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Greek hy & "movable-s" (was: Celtic languages?)

From:Ray Brown <ray.brown@...>
Date:Wednesday, September 29, 2004, 6:17
On Tuesday, September 28, 2004, at 02:54 , Muke Tever wrote:

> On Tue, 28 Sep 2004 03:11:52 -0700, Elliott Lash <erelion12@...> > wrote:
> Actually Greek |hyper| isn't necessarily from *super, given that all > initial y- (save the name of the letter itself)
No - not even that. It's ancient name was [hy:] or [hu:] in the dialects that retained [h], as is clearly shown by the adjective _hyoeide:s_ (--> Eng. 'hyoid') "shaped like the letter Y". The name _y psilon_ is a later Alexandrian invention, to distinguish Y from _y diphthongos_ OI, when both |o| and |oi| were pronounced [y]. (Before some writes in that [y] is not a diphthong - I *know*. But in ancient Greek _diphthongos_ meant a digraph of two vowels, not 'diphthong' as used in modern linguistics)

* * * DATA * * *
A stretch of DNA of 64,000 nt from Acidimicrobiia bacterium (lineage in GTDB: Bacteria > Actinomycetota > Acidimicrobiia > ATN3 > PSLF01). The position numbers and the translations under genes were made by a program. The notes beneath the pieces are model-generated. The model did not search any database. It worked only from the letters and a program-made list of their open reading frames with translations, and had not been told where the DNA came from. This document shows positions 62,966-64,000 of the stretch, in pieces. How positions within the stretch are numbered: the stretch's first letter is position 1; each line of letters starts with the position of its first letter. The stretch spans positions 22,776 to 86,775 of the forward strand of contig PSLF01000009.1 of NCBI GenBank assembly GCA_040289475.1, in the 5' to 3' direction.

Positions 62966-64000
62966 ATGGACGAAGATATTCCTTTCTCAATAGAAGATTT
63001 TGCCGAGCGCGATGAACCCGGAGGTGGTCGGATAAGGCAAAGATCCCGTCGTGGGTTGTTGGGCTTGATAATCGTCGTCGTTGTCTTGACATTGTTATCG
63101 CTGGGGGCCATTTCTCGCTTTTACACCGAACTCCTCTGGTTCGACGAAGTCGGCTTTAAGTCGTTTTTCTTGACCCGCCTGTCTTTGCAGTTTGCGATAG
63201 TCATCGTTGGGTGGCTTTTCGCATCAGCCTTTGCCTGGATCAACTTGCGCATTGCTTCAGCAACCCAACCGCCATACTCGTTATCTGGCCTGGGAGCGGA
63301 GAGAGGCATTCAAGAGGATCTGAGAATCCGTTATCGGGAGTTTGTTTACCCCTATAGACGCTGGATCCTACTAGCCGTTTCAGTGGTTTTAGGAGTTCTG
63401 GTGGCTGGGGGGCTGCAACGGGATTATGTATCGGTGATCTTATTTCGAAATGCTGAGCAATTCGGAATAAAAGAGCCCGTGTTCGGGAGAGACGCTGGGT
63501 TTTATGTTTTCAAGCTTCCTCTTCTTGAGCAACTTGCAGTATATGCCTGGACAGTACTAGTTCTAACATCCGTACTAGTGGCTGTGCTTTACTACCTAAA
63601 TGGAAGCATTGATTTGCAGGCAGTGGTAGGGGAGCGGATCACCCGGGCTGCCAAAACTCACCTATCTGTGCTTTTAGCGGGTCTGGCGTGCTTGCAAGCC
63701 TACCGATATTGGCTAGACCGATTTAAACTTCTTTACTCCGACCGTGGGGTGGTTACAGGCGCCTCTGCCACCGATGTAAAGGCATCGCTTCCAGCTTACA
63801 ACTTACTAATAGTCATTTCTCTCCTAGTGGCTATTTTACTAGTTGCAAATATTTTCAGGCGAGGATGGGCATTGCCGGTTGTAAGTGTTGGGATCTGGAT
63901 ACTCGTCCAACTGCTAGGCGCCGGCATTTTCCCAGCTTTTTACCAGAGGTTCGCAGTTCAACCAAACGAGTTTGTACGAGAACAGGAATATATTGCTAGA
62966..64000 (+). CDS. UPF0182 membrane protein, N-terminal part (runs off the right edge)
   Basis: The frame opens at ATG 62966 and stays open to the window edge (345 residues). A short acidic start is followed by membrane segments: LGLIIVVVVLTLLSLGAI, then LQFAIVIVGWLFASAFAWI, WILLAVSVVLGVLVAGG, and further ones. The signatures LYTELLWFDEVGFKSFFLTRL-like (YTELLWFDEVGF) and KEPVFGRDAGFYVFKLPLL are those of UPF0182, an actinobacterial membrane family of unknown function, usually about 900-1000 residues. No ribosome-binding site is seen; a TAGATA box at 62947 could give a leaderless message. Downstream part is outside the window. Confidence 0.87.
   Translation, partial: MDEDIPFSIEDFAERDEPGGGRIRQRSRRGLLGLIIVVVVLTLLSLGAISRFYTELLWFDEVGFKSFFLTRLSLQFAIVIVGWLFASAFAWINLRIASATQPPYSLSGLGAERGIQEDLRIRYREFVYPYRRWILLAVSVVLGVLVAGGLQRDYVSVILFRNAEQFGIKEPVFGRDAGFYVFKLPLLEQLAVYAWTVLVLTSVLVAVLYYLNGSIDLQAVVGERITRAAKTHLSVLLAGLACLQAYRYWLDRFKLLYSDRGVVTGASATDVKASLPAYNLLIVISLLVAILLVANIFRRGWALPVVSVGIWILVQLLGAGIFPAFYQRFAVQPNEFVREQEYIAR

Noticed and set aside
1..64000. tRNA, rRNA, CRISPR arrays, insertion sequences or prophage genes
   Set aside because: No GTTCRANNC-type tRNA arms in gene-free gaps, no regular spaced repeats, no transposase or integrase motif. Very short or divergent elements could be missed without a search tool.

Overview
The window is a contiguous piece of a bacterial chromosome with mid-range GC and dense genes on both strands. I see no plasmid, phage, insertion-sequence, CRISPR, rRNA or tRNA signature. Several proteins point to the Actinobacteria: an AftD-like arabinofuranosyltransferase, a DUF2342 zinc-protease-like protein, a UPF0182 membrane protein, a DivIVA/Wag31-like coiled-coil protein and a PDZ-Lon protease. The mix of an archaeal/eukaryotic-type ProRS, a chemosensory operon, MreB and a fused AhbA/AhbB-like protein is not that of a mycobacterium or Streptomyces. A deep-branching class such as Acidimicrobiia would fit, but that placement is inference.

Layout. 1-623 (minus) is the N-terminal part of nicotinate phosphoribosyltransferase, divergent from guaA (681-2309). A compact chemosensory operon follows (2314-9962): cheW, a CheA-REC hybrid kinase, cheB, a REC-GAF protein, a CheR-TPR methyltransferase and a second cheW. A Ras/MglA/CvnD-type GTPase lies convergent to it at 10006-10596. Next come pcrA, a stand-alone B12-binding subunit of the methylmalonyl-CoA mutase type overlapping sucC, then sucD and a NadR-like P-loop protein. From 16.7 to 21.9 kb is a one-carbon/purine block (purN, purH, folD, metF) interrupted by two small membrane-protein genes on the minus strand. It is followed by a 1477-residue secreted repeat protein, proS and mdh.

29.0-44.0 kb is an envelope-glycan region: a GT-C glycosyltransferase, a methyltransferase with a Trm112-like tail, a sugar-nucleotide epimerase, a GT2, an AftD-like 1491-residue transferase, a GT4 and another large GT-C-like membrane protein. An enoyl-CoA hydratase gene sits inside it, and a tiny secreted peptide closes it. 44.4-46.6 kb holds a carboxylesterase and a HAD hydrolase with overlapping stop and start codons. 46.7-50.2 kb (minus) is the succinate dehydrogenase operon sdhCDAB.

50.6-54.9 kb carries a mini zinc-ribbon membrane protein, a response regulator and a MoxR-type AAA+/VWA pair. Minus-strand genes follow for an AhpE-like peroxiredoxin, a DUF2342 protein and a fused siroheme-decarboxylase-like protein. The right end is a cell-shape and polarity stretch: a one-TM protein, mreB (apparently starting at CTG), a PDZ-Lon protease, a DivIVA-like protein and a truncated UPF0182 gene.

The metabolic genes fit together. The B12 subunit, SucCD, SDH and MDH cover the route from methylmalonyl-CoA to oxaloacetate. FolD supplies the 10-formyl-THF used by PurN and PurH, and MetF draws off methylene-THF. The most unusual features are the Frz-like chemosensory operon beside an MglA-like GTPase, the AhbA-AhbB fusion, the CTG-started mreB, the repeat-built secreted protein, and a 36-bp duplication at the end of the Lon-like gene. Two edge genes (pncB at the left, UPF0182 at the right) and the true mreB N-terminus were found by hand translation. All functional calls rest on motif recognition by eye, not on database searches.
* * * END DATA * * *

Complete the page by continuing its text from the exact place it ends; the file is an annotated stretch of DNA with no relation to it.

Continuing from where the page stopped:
> comes out to hy- in any case, whether there was an *s or not. Given that > Italic is apparently the only one with an *s there (which it also has in > |sub|, which again isn't attested in other families) the Italic s- is > probably an innovation.
A very valid point - thanks for drawing our attention to it. Ray =============================================== =============================================== Anything is possible in the fabulous Celtic twilight, which is not so much a twilight of the gods as of the reason." [JRRT, "English and Welsh" ]